Following a negative performance in June and July, the Chinese auto sales have managed to return to a modest rise last month after automakers and dealers swelled the market with discounts and other incentives.
After years of steady increases and record profits, the world’s largest auto market has faltered this year because of the slowing economy – tipped to grow at the lowest level in more than two decades – and the deep rout in Chinese stocks, taking consumer confidence lower than expected. According to the China Passenger Car Association, retail sales of cars, SUVs and multipurpose vehicles soared just 0.6 percent to 1.44 million units last month. Following declines in the previous two months, deliveries in August jumped 11 percent compared to the preceding month.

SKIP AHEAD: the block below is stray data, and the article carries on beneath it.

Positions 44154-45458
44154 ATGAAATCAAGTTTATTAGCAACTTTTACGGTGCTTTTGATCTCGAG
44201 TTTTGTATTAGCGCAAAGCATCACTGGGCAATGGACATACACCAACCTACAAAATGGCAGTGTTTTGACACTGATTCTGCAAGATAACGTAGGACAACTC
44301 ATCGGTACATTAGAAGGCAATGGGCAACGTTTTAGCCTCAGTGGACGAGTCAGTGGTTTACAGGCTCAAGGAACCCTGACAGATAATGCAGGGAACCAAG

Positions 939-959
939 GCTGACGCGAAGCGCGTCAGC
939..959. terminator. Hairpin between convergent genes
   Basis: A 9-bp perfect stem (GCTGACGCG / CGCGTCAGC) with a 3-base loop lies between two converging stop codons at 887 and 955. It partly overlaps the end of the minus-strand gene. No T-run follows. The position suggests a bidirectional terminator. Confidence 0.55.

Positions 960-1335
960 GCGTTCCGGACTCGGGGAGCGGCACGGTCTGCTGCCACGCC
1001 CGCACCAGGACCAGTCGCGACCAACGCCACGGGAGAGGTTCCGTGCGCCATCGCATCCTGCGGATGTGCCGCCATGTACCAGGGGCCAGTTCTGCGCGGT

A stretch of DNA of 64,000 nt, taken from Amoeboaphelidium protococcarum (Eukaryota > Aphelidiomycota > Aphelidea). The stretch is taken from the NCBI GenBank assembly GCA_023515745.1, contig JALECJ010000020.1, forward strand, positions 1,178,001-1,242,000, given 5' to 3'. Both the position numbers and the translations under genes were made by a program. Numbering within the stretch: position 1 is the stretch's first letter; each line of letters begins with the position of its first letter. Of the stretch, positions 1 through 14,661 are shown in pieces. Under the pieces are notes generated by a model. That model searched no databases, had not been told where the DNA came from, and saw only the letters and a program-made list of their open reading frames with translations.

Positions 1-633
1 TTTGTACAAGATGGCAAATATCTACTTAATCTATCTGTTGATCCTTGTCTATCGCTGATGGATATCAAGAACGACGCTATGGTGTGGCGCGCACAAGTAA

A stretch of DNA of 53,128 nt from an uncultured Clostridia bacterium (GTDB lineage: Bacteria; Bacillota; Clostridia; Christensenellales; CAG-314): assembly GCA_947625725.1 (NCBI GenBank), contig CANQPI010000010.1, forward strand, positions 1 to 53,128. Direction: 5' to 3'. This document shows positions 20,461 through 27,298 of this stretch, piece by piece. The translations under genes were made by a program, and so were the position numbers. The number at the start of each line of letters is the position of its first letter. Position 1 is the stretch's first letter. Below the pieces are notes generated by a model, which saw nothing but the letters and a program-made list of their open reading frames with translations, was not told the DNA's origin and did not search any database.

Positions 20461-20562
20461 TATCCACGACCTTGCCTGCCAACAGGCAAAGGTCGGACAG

“The discounts offered are kicking in,” comments Yao Wei, a Shanghai-based analyst at Bocom International Securities Ltd. “They helped to ease pressure on dealers and pass on savings to consumers, so there’s an effect on August sales.”
Automakers and their dealers have reverted to numerous incentives, including subsidized insurance, zero-down financing, loans with little or no interest and increased trade-in prices as they sought to bring back shoppers. And the efforts were augmented after the major stock disaster – the worst rout since 1996 – because consumers would have less cash at hand to purchase cars.
Passenger cars deliveries continued to slide – by 13 percent – and SUVs instead jumped 55 percent in August, according to figures. The industry group announced that after the first eight months of the year the passenger vehicle sales have soared 6.3 percent to 12.6 million autos.